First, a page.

The single biggest mistake you can make with your resume also happens to be the most common. No, it's not leaving off the months of your employment dates, using poor grammar, or even having misspelled words.
The biggest resume mistake is not customizing it for each position you are interested in. On the bright side, stop making this mistake and you'll have no problem standing out amongst stacks and stacks of other resumes.
The number one rule to remember when it comes to the words you use in your resume is this: it doesn't matter what words you want to use; it's not about you, it's about what the hiring manager wants.
Sound easier said than done? Here are three simple ways to customize your resume.
- Use their language. Print out the job posting, pages from their website (the "about" page is a great place to start), press releases. Read through what you've printed and highlight keywords. How do they refer to their customers and employees? If they say "clients" and "team members", you should, too, rather than saying "customers" and "co-workers".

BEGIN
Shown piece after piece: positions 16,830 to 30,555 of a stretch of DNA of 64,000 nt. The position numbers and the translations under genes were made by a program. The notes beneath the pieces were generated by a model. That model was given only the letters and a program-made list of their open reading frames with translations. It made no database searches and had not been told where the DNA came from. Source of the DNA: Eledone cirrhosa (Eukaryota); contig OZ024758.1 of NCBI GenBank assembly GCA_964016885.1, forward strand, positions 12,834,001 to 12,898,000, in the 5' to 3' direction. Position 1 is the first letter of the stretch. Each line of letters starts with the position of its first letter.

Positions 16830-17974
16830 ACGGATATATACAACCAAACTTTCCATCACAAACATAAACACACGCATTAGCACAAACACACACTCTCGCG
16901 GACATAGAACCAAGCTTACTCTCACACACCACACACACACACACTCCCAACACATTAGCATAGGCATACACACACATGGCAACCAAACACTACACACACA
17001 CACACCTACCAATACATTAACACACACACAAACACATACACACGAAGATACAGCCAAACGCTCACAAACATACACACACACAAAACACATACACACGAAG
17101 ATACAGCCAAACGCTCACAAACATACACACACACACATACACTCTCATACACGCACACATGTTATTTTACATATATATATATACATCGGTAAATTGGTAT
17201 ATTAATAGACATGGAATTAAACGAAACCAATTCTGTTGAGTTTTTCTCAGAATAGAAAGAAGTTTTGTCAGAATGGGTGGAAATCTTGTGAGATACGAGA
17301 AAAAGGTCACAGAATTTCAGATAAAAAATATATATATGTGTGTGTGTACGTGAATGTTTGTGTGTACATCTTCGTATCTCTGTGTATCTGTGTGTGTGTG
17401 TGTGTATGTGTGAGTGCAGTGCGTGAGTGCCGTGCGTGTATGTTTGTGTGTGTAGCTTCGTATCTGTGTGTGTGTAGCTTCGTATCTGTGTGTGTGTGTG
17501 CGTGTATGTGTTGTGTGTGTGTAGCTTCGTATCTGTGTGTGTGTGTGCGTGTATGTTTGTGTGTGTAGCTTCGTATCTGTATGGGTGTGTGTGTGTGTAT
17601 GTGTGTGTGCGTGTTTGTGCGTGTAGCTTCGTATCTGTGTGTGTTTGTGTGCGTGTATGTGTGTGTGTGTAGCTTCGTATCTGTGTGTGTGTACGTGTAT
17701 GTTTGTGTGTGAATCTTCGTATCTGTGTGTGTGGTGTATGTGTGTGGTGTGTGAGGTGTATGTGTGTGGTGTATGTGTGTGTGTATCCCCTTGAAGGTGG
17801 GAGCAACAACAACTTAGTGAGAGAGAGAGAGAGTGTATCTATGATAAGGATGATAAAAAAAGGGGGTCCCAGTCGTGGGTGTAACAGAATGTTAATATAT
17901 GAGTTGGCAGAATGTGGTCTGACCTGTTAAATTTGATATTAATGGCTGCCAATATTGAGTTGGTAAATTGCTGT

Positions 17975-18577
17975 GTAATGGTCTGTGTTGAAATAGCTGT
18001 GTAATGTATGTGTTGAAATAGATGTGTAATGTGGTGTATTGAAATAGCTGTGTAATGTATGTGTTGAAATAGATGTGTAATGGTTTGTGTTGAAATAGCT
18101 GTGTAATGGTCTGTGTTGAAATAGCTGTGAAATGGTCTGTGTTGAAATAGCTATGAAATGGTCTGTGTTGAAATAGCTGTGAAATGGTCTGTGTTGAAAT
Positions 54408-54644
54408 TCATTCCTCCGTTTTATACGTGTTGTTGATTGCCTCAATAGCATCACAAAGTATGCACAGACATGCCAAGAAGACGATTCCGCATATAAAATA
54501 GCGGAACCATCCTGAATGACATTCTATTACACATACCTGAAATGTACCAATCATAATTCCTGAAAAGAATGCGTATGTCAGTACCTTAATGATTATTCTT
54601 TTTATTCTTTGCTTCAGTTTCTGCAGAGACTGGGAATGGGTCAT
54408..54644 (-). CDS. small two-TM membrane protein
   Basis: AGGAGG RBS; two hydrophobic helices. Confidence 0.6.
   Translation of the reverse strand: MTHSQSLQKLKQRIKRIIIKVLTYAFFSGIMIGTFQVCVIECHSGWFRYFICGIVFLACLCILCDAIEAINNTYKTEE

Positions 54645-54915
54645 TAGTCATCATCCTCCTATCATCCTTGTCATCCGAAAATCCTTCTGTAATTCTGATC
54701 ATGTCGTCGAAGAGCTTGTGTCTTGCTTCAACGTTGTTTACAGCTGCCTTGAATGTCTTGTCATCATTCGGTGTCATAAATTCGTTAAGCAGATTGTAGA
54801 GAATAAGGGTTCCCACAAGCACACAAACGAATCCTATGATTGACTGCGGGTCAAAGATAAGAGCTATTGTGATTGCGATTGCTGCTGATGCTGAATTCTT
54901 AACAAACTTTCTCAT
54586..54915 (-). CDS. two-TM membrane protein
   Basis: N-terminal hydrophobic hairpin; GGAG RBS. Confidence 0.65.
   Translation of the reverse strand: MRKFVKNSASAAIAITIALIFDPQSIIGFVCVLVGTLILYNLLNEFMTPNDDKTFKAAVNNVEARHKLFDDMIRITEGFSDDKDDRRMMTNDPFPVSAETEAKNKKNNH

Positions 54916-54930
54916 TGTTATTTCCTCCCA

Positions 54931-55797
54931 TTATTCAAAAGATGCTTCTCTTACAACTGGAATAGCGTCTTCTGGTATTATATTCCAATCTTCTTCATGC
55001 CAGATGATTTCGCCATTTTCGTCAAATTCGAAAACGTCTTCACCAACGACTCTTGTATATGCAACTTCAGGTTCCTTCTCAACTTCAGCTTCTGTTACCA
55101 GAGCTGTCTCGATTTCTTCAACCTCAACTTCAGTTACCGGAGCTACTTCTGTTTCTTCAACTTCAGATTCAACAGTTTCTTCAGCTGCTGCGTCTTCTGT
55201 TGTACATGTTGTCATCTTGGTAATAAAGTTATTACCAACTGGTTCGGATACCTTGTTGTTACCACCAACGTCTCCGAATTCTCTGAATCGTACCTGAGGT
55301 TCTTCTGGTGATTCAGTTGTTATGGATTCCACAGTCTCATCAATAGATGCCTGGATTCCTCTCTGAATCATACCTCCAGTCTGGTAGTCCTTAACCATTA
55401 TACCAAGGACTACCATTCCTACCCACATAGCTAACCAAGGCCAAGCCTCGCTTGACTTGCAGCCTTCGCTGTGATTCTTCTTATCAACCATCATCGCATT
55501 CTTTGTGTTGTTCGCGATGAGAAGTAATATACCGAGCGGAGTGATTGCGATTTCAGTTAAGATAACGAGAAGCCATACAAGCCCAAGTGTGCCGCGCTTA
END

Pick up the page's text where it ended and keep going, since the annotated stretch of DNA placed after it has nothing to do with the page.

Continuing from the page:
- Use their units of measurement.Using the same print outs from the step above, look for clues that tell you what metrics are important to the company. Does the job posting reflect a focus on ARPU (average revenue per user)? If so, you should re-work your resume to show your improvements in ARPU; even if your current employer doesn't measure it.
- Highlight your achievements that most closely match the needs of the company to where you are applying. Having many more achievements than you can fit on your resume (because it's only one page) will help you in the area in the future. On a related note, you can use Evernote to track your accomplishments.
Does this mean it will take more time to prepare each resume? Yes, it will take longer than just sending the same exact resume to everyone but you will have much better results.